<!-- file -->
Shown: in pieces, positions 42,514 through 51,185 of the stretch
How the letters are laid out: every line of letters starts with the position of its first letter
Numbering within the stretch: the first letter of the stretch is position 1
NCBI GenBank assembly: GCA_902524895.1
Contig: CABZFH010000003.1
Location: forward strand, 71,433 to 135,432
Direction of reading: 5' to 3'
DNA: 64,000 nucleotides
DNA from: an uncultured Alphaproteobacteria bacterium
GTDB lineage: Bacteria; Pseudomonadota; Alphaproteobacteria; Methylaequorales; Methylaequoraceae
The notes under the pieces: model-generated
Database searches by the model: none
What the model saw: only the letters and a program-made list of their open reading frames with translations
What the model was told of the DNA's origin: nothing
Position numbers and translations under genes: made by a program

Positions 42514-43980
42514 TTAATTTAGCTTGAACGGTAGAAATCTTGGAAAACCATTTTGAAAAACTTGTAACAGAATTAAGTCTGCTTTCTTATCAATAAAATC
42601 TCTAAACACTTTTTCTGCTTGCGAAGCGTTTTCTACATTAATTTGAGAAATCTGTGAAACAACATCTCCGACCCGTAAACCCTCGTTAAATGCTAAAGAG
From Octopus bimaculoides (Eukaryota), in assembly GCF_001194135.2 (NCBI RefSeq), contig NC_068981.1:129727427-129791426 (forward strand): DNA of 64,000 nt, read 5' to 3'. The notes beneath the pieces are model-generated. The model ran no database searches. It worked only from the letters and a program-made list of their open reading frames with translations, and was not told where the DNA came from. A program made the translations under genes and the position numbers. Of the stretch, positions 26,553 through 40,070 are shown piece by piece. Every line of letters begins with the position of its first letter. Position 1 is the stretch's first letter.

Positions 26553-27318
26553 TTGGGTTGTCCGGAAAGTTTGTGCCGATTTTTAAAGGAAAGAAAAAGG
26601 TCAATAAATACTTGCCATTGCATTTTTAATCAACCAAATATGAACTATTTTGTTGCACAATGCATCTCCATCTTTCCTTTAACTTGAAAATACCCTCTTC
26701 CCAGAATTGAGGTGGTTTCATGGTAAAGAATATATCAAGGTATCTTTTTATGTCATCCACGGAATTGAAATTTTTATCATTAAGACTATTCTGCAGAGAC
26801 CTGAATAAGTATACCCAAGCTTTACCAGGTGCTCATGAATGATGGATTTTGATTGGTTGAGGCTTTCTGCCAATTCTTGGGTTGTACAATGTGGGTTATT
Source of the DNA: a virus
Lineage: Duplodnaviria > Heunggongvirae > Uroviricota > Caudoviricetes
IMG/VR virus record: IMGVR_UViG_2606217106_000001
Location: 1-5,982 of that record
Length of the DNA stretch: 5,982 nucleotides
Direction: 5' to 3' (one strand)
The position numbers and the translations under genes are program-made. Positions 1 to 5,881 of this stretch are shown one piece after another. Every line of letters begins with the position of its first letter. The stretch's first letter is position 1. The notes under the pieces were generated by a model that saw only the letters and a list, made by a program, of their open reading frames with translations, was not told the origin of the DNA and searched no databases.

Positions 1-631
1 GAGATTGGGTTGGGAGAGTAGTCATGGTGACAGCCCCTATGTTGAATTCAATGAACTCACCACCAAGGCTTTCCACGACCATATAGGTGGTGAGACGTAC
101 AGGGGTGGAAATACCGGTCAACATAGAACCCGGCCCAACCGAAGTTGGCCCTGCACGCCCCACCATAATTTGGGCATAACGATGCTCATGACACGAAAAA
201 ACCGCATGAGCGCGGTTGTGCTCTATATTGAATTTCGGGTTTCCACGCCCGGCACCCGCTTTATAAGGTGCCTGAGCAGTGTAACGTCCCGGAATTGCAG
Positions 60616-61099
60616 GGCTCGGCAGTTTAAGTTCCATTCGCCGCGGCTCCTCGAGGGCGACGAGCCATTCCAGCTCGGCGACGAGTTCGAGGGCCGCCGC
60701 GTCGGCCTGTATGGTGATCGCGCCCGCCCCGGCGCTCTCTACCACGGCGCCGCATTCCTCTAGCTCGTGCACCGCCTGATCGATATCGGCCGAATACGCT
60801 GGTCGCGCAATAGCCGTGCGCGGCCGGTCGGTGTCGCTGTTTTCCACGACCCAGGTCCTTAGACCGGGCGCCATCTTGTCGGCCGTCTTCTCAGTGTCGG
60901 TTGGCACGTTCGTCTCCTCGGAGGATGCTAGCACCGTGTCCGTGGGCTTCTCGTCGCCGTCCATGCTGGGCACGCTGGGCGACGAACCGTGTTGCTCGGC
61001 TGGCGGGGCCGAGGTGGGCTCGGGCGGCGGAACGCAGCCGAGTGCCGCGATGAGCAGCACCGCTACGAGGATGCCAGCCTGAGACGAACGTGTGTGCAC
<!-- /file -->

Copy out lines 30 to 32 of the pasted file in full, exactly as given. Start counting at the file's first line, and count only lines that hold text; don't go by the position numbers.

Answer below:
Direction: 5' to 3' (one strand)
The position numbers and the translations under genes are program-made. Positions 1 to 5,881 of this stretch are shown one piece after another. Every line of letters begins with the position of its first letter. The stretch's first letter is position 1. The notes under the pieces were generated by a model that saw only the letters and a list, made by a program, of their open reading frames with translations, was not told the origin of the DNA and searched no databases.

Positions 1-631